As they began traveling to get to Mt. Kilimanjaro, it became obvious that the people who live there are extremely poor.

“But the people are very proud in terms of character and what they have for possessions,” said Hand. “They work hard and are interested in meeting new people. Anyone who has traveled to Africa knows that commerce, transportation, housing and basic access to simple health care, water, food and other commodities are very different from anything you would see in the West.”

As his group climbed Mt. Kilimanjaro, Hand and the other trekkers noticed the lack of wildlife. Other than birds at the higher levels and monkeys in the rain forest, there is little wildlife due to the altitude. But the day before starting the trek, Hand and his friends stayed in a wildlife resort called Kampa Ya Tembo.

“It’s one of the best features of the Thomson Safari agenda for the Kilimanjaro trek,” said Hand. “We spent that afternoon in the Enduimet Wildlife Preserve where we traveled in our Land Rover looking at and getting close to elephants, giraffes, baboons, zebras, antelopes and various bird species.”

The group traveled through five different climate zones over the nine-day trek, starting with forested land, continuing over moorlands and then desert near the summit. Hand explained that there are several different routes to get to the top of Kilimanjaro. He chose the Western Approach, which he now recommends to others contemplating the climb. The most common reason for people who do not make it to the summit, he said, is the number of days it takes them to acclimate to the higher altitude. Between 45 and 55 percent of people who attempt the trek never make it.

“The more days you have, the easier it is to acclimate,” he said.

Hand kept in touch with Suzanne, a pre-school teacher and the “best wife and mother ever,” through text messages via one of the advanced cell phones, but for the most part they were out of touch. The trekking company, however, had radio contact with their Tanzania office, and the ranger stations along the way had contact in case of emergency.

Now that the adventure to Africa is but a memory, Hand reflects on his “trek of a lifetime.”

“My fellow trekkers and I are now great friends, even though we live in different parts of the country. Three of my fellow trekkers knew each other through business but other than that we didn’t know each other when we started out. We now stay in touch by e-mail and Facebook. On the trek we talked, we laughed, we encouraged each other and we always waited to make sure each of us was getting through the challenge. We had each other’s back and it made a huge difference knowing we were all going to make it to the summit together.”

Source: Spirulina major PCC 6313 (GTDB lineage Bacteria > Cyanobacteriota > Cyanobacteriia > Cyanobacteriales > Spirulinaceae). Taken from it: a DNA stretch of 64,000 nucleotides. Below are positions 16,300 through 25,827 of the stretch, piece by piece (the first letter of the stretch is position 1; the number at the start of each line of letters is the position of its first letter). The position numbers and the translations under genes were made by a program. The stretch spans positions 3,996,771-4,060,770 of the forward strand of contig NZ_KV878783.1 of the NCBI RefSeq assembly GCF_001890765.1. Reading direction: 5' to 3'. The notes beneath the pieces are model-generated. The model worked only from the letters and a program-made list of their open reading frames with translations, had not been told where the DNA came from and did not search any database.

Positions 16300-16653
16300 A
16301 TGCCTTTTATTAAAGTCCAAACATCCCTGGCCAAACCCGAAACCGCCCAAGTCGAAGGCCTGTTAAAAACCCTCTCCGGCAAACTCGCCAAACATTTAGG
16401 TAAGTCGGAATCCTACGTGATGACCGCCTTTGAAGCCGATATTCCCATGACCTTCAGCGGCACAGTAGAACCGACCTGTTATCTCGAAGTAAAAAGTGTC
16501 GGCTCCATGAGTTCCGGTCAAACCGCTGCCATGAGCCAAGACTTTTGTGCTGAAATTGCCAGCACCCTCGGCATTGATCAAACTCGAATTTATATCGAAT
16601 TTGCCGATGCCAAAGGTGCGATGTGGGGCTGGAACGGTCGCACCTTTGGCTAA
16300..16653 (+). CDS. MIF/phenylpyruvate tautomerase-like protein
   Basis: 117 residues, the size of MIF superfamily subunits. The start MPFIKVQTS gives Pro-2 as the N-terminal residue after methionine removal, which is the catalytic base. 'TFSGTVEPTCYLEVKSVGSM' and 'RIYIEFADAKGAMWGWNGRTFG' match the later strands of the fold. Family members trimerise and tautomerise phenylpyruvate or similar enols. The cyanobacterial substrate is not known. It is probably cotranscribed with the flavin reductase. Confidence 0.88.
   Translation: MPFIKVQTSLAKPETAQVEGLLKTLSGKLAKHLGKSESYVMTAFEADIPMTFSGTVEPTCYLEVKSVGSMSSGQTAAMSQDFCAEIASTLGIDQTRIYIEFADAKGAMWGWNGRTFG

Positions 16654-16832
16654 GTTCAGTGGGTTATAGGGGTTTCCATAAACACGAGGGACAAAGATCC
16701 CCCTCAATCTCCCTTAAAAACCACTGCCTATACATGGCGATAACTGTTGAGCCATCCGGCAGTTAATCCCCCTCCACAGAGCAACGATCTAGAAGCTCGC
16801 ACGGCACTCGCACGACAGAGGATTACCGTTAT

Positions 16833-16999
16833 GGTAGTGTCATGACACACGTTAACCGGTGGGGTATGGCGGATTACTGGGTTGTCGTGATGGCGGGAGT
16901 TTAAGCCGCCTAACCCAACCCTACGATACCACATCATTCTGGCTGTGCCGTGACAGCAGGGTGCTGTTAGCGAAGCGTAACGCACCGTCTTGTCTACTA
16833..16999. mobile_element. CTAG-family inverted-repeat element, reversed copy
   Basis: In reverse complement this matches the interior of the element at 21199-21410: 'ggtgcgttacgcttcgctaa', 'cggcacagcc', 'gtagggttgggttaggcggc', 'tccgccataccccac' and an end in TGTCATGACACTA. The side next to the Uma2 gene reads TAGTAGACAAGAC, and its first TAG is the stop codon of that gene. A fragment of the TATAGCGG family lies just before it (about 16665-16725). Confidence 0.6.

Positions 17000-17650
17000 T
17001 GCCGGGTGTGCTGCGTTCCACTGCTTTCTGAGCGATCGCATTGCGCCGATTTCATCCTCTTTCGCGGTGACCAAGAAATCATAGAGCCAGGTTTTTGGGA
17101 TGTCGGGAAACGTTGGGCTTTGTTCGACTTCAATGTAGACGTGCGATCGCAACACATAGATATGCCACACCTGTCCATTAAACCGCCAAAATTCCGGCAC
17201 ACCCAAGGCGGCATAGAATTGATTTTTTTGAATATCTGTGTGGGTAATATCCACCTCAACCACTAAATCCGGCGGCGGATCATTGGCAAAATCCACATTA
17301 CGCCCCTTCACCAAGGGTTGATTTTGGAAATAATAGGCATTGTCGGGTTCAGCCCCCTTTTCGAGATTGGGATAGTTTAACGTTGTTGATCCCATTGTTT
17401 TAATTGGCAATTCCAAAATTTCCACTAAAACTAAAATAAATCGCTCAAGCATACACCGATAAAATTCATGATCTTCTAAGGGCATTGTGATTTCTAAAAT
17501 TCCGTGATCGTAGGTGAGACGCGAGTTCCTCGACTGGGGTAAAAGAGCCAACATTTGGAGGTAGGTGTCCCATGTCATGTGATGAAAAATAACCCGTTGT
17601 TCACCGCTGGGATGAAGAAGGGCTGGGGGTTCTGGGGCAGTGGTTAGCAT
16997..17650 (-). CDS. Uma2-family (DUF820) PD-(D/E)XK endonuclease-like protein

As for the guides and crew, Hand can’t say enough about them. “They made the trip special and a true life experience. The Tanzanian porters, guides, cook, waiters and medic were all the best people you would ever want to meet. They were friendly, inquisitive, helpful but, most importantly, very skilled at what they had to do, which was get us to the top of Kilimanjaro through encouragement, nutrition, friendship and keeping us focused on achieving our goal.”

Hand said he and the others have been starting to make plans to go on another significant trek within the next year. This time, he would not go by himself because he’s “been there and done that,” but if someone in his family wanted to go, he would welcome the opportunity.

“I would encourage everyone who is physically and mentally fit to give it a shot,” he said. “The group I trekked with for Kilimanjaro wants to go for the Everest Base Camp in Nepal and I’m ready to sign up. The whole trip was an adventure. The only danger was not knowing how my body would react to the high altitude but as it turned out I was just fine.”

During his research for the adventure, Hand always saw pictures of people standing at the summit in front of the famous Uhuru Peak sign at 19,341 feet and he wondered if he would be there someday.

“I made it and the thrill of standing in front of the sign with my new friends looking out at the beautiful glacier and seeing the clouds float below you is an experience I will never forget,” he said.